Do I really need this? Is this the best price/quality deal out there?
I spend about 20% of what I’m able to spend so my dilemma is changing my mindset from a saver to a spender. Feeling guilty is the main problem believe it or not. I feel sad spending and happy when saving. I don’t feel guilty spending on necessities, but extravagance spending really bothers me.
I noticed this with a friend of mine whom retired from government service. He gets a monthly check and his stated goal is to spend it each month!
I need to adapt his philosophy and through most of my inhibitions to the wind!
There is definitely a positive characteristic that allows us to save, but it can become a negative characteristic if we allow fear and guilt to prevent us from enjoying what we’ve worked so hard to build. It is definitely something my wife and I struggle with on different levels and interesting to hear so many different takes on it. Thanks for sharing.
Not sure how in-depth I intend to get with this, but I feel I have something to contribute to the discussion. Especially when it comes to retiring early, suffering sequence of returns issues, taking SS, and living within the SWR (which we have not).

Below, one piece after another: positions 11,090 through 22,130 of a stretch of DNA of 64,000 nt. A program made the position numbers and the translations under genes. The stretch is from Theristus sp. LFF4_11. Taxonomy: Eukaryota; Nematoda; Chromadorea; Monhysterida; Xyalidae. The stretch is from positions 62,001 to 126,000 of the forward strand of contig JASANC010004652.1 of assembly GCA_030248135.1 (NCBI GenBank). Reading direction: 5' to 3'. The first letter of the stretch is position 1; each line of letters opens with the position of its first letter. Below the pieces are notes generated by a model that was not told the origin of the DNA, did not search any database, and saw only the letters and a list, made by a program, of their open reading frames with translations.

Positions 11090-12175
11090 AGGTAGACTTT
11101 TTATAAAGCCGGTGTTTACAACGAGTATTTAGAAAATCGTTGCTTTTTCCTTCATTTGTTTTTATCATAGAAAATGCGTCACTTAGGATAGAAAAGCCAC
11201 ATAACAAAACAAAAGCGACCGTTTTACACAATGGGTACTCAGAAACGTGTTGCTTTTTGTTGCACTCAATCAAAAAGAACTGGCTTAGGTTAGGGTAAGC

First a bit of background…I retired a few months after my 57th birthday with $1.51M. That was in January of 2008. Just as the financial crisis was hitting. By the end of Feb ’09 our nest egg had bottomed out just under $865K. But we were ok because we were, at that time, living off a CD ladder I had created over the previous several years. So we were not forced to sell our equities during that time. By the time we had exhausted the CDs the market had begun to recover. Oh, and BTW, we retired to a 40′ motorhome and have spent the last 12 years touring all of North America. So, the summer of ’09 we got ourselves a workamping job (work and camp at the same time), which saved us travel expenses, camping fees, and provided a small stipend to reduce our ‘burn rate’. By the end of that summer our portfolio had improved so much that we no longer needed to workamp and we resumed our travels. By the end of July of ’09 we were back over $1M in our portfolio. By the end of Sep ’10 we were north of $1.2M (our cut-off amount for needing to workamp). And by the end of July ’14 we had fully recovered the $1.51M.